One of the most fascinating genealogy stories to surface in the last decade is the enigmatic story of the Melungeons. Sometimes called the “Lost Tribe of Appalachia,” the Melungeons are people of mixed ethnicity who claim varying degrees of Portuguese, Turkish, Moorish, Arabic, Jewish, American Indian and African descent. Typically, the term Melungeon refers to people from eastern Kentucky, southwestern Virginia, eastern Tennessee and southern West Virginia, according to the Melungeon Heritage Association (MHA) <www.melungeon.org>, but “related mixed-ancestry populations also include the Carmel Indians of southern Ohio; the Brown People of Kentucky; the Guineas of West Virginia; the We-Sorts of Maryland; the Nanticoke-Moors of Delaware; the Cubans and Portuguese of North Carolina; the Turks and Brass Ankles of South Carolina; and the Creoles and Redbones of Alabama, Mississippi and Louisiana.”
Most families in Appalachia have some Melungeon roots, although many aren’t aware of them — or try to keep them a family secret. After suffering from centuries of Anglo-American racism, many families have purposely buried their Melungeon ancestry, making genealogical research a challenge.
“It’s ironic that our families went to such pains to cover up their heritage and now, 150 years later, we’re going to such pains to uncover it,” says Carol Huff, a Kentucky native who discovered her Melungeon heritage a few years ago.
The hardest question for a genealogist to answer is the first and most obvious one: “Am I a Melungeon or not?” Internet chat rooms on this topic often reveal confusion and frustration with the lack of physical evidence and absence of that elusive paper trail genealogists so intensely crave.
The physical evidence may be the most telling. Melungeon traits include dark hair and skin with light-colored eyes; stark contrasts in skin and hair color within a single family; American Indian features; and a particular type of bump or ridge at the back of the head (usually just above the neck).
The Melungeons’ origins are still being debated. Some researchers believe they descend from the lost colony of Roanoke, and ended up marrying into American Indian families. Others say the Melungeons descend from the legendary Welsh explorer Madoc, who supposedly explored the southern Appalachian region in the 1100s. Still others theorize that the Melungeons are merely a tri-racial mix of Caucasian Europeans, escaped African-American slaves and American Indians.
N. Brent Kennedy, founder of the Melungeon Research Committee and author of The Melungeons: The Resurrection of a Proud People, 2nd edition (Mercer University Press), says the Melungeons are “a people of apparent Mediterranean descent who may have settled the Appalachian wilderness before 156740 years before Jamestown. [They are] a people who almost certainly intermarried with the Powhatans, Pamunkeys, Creeks, Catawbas, Yuchis and Cherokees.”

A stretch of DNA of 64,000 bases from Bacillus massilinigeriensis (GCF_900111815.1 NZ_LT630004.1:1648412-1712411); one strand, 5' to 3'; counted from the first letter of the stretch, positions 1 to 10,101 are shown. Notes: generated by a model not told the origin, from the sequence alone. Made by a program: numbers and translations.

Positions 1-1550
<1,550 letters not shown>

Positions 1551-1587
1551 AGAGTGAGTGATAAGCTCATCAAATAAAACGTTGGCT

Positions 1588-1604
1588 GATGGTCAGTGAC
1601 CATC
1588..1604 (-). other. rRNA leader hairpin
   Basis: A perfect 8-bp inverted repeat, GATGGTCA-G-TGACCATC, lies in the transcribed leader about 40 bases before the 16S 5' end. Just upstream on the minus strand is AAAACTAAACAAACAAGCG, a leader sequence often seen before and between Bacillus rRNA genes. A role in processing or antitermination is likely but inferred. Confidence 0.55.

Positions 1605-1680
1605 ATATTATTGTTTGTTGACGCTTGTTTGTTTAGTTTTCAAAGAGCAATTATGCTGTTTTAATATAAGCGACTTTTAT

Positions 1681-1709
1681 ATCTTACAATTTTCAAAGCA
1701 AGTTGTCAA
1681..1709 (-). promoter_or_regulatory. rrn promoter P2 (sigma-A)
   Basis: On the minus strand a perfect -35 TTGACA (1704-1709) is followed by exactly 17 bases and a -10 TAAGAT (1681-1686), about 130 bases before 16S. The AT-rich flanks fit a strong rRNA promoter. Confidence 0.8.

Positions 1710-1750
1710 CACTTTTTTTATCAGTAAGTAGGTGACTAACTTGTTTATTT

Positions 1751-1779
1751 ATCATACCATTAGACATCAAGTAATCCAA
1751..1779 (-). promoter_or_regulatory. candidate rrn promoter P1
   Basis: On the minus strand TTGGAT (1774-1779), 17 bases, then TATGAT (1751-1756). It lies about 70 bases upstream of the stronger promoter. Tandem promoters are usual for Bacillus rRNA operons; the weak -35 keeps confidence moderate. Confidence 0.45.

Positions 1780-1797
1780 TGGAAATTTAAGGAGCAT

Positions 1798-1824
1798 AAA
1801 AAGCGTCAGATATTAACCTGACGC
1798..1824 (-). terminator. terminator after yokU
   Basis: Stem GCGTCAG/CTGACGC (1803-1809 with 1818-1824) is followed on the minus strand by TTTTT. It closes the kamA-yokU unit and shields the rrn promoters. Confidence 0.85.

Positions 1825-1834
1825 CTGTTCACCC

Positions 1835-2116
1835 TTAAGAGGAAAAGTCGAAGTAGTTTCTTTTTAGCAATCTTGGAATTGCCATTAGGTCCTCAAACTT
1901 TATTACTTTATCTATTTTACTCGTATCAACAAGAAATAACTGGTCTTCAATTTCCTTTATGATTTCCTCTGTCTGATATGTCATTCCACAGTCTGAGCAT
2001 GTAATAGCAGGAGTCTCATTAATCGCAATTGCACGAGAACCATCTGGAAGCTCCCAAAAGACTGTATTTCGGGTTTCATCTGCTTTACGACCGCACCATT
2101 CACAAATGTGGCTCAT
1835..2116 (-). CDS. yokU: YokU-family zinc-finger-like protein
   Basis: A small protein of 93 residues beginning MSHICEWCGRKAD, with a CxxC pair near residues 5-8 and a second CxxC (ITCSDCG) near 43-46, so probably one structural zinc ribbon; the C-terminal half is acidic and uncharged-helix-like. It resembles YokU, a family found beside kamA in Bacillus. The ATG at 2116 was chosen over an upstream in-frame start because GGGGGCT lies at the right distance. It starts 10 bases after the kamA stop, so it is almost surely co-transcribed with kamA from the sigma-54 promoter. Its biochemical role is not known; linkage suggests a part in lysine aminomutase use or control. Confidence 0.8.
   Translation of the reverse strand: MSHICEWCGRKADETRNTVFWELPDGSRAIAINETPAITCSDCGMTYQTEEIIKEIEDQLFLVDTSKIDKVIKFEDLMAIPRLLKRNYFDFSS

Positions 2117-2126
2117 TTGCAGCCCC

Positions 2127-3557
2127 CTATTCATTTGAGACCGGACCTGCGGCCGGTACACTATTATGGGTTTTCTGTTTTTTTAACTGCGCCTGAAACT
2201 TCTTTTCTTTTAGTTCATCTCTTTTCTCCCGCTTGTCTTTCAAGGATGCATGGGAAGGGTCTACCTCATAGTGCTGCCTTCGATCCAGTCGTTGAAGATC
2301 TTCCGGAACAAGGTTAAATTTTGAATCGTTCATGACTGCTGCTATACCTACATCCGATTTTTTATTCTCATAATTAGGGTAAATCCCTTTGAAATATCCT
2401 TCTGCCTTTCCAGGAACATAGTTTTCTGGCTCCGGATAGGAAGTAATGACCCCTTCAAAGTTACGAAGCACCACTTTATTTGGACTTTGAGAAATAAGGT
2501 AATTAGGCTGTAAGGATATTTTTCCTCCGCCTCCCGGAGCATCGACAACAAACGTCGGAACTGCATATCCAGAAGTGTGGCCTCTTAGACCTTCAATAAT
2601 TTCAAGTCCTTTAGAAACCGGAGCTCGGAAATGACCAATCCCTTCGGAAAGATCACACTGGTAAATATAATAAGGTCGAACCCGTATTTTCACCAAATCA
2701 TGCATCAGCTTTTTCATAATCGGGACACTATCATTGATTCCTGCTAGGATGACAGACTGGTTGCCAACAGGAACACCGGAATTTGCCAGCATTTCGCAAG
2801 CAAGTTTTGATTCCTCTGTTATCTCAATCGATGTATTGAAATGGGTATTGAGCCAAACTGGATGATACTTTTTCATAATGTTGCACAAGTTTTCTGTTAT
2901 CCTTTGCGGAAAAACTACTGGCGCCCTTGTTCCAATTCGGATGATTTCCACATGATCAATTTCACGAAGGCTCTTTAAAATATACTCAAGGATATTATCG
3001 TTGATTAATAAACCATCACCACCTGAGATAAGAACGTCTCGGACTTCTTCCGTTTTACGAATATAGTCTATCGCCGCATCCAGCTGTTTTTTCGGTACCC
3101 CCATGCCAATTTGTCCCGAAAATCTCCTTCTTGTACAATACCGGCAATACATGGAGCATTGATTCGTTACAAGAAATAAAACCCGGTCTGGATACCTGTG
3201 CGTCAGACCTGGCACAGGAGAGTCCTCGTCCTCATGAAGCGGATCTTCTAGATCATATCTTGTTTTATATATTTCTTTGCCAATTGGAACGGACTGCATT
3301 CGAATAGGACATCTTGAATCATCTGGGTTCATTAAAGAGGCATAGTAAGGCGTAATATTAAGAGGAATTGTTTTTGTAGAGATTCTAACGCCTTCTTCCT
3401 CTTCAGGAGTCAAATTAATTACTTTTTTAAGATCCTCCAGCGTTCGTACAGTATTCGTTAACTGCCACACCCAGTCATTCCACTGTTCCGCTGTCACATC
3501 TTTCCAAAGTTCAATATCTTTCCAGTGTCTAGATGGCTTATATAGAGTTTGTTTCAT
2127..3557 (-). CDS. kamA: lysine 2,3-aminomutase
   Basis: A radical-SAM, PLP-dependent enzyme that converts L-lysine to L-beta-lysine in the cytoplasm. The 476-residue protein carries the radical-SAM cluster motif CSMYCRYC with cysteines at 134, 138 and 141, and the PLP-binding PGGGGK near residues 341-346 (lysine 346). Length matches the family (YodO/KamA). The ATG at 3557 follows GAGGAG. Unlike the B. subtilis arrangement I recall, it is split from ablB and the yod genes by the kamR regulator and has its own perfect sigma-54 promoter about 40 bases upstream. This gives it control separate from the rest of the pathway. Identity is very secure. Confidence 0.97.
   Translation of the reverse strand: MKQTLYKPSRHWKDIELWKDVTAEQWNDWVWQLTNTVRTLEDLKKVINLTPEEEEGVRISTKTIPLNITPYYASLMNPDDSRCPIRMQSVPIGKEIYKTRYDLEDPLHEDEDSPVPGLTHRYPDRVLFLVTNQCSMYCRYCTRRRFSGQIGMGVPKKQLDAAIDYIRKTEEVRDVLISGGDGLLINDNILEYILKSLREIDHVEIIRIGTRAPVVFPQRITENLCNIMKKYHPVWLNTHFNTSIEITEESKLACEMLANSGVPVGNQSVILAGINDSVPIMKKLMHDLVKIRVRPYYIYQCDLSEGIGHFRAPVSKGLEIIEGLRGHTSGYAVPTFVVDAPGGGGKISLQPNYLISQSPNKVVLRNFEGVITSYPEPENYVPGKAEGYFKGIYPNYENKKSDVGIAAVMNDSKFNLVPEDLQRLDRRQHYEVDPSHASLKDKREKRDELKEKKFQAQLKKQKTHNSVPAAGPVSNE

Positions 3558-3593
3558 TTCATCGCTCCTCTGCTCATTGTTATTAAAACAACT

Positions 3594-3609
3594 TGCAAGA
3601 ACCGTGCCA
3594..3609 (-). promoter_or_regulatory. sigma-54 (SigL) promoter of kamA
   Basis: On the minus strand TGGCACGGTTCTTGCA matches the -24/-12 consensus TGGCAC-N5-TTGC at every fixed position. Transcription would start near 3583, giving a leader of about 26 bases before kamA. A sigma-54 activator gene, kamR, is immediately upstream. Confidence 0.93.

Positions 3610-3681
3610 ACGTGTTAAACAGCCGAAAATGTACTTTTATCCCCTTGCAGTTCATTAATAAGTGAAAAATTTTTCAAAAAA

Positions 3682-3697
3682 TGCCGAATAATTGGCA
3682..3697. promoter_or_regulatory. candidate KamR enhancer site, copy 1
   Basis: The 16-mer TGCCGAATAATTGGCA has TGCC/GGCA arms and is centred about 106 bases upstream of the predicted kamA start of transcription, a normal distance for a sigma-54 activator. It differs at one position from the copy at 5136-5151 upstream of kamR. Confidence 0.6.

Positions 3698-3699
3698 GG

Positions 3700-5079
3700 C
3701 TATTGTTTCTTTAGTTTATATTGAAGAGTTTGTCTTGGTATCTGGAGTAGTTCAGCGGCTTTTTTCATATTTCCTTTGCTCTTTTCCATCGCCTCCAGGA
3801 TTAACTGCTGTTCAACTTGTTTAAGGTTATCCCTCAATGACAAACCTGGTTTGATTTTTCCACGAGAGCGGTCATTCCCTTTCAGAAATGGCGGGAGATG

The origin of the word Melungeon is a mystery, too. Some researchers assume the word stems from the French word mélange, which means “mixture.” “Yet the word Melungeon as it’s pronounced today (that is, muh-luhn-juhn) exists in old Spanish folk songs and usually translates as a disparaging term for a poor person or someone from a socially lower class,” says Kennedy. “It’s also pronounced identically to the Turkish term melun can and the Arabic melun jinn, both meaning ‘cursed soul’ or ‘one whose life has been cursed,’”
But Melungeons have not always been identified as such. In early censuses, many were listed as FPCs (Free Persons of Color), blacks or mulattos. What’s more, today, “some Melungeon groups and individuals have totally assimilated into the American mainstream, while others cling to, variously, predominantly Turkish or Portugese or Native American or African or European roots,” according to the MHA.
This makes uncovering Melungeon ancestry difficult. Kennedy learned of his Melungeon past only after being diagnosed with sarcoidosis, a disease found only in people of Middle Eastern and Mediterranean descent. That diagnosis put him on the trail to discovering his heritage. (For general information about Mediterranean diseases identified in the Melungeon population, visit The Melungeon Health Education and Support Network Web site <www.metungeonhealth.org>.)
If you suspect a Melungeon connection, start with your immediate family and work backward, collecting birth certificates and other documents that might hold clues to your family’s heritage. The Internet offers a number of resources, as well. Visit the Web sites mentioned here, or enter Melungeon into a search engine such as Google <www.google.com>. Information is added every day as more and more people discover and embrace their Melungeon roots.